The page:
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POGO Member News

Corals don’t lie: centuries of rising sea levels and temperature data revealed

AIMS scientists together with a team from The University of Western Australia, CSIRO and the University of San Diego have analysed coral cores from the eastern Indian Ocean to understand how the unique coral reefs of Western Australia are affected by changing ocean currents and water temperatures. The research was published today in the international journal Nature Communications. The findings give new insights into how La Niña, a climate swing in the tropical Pacific, affects the Leeuwin current and how our oceans are changing.

Autonomous sub dives for marine science

Donegal, 29 March, 2014 -- A cutting edge, unmanned submarine was launched today off Donegal on a 30-day scientific mission to investigate the marine environment of the little-known slopes of the ocean shelf edge.


Fitted with the latest oceanographic sensors, battery technology and advanced satellite communication, Autosub Long Range (ALR) is a state-of-the-art autonomous underwater vehicle (AUV) developed by the National Oceanography Centre for collecting scientific data for a four-year research programme studying the water exchange between the UK’s shelf edge seas and the deep ocean. The shelf edge is where the shallow coastal waters of the UK’s continental shelf meet the deep ocean water across the steep sloping sides of the shelf edge. This area is nutrient-rich, productive, important for fisheries and is open to a lot of movement and exchange of water and nutrients.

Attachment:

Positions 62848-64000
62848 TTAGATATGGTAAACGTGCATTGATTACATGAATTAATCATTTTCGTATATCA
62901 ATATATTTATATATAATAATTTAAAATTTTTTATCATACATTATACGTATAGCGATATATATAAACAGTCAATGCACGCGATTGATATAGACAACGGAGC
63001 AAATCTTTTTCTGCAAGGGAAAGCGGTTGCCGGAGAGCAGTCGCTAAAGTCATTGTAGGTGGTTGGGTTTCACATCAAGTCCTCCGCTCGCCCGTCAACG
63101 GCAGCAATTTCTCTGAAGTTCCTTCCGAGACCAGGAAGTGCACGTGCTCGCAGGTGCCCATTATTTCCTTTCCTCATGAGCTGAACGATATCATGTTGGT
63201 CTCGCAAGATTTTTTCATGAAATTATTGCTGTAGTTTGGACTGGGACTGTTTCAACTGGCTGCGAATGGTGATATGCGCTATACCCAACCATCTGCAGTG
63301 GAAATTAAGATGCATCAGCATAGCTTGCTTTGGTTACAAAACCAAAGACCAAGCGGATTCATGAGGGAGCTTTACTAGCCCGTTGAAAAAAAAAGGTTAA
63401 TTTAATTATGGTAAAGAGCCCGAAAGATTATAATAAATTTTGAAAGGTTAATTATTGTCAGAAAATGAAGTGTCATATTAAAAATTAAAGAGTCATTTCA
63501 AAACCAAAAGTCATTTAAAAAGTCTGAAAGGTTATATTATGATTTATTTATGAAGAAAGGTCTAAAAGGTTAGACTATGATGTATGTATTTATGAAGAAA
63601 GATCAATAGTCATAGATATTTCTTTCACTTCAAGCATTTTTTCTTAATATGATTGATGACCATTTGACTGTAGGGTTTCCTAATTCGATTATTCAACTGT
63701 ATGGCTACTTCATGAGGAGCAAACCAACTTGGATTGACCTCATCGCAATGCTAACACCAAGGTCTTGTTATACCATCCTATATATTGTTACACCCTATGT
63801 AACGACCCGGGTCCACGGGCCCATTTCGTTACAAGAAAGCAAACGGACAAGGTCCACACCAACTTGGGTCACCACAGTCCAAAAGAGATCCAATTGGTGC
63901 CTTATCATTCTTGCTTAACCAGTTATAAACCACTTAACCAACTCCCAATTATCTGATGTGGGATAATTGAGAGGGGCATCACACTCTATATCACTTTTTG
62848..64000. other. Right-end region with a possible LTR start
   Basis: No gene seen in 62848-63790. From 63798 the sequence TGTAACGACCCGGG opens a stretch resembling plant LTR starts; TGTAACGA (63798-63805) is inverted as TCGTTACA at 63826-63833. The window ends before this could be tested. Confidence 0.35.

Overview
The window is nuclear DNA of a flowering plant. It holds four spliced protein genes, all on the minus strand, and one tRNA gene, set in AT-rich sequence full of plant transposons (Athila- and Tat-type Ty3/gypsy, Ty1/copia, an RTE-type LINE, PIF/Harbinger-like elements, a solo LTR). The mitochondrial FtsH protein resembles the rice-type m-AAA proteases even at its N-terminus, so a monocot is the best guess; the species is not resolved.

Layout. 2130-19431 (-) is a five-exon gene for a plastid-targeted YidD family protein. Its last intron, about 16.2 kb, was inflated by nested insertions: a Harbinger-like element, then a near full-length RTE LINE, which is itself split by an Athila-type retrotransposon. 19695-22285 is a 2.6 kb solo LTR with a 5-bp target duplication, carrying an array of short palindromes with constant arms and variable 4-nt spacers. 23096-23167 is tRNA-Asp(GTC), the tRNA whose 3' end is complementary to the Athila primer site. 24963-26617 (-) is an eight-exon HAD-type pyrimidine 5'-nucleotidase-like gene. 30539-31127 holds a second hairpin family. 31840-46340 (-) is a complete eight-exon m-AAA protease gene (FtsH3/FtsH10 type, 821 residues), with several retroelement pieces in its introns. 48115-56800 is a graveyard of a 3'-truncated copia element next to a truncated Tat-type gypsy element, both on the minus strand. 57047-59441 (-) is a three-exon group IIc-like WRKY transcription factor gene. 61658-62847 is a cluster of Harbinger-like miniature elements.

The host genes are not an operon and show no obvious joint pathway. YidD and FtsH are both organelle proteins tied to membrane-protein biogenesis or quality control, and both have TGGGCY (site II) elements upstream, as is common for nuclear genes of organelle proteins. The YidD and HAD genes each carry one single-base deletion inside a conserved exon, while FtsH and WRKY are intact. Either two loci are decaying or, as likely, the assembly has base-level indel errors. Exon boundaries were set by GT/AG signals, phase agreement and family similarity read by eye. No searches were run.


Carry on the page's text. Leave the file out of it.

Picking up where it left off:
Increasing acidity and rising temperatures will have complex effects on marine diseases in coral reefs

Coral reefs today face many threats: increasingly acidic oceans, rising temperatures, over-fishing, and pollution, to name a few. As if these pressures weren’t enough, corals and the animals that live on them can get sick, just like humans, and ocean acidification, global warming, and pollution may make reefs more vulnerable to disease.

Large-scale toxic red tides plague eastern and southern coasts of South Africa

The coastal areas between East London and Wilderness have been subjected to the largest, and most persistent, red tide in recorded history. The red tide first made its appearance in mid-December at several coastal locations simultaneously and grew in size to cover more than 300 km of coastline (see satellite chl-a image below).

Publications about capacity building in marine science

Training opportunities in marine science have been the topic of articles published in peer-reviewed journals recently, reiterating the importance and need for capacity building in this arena. They include papers in Marine Pollution Bulletin and Eos and can be seen in the following articles:


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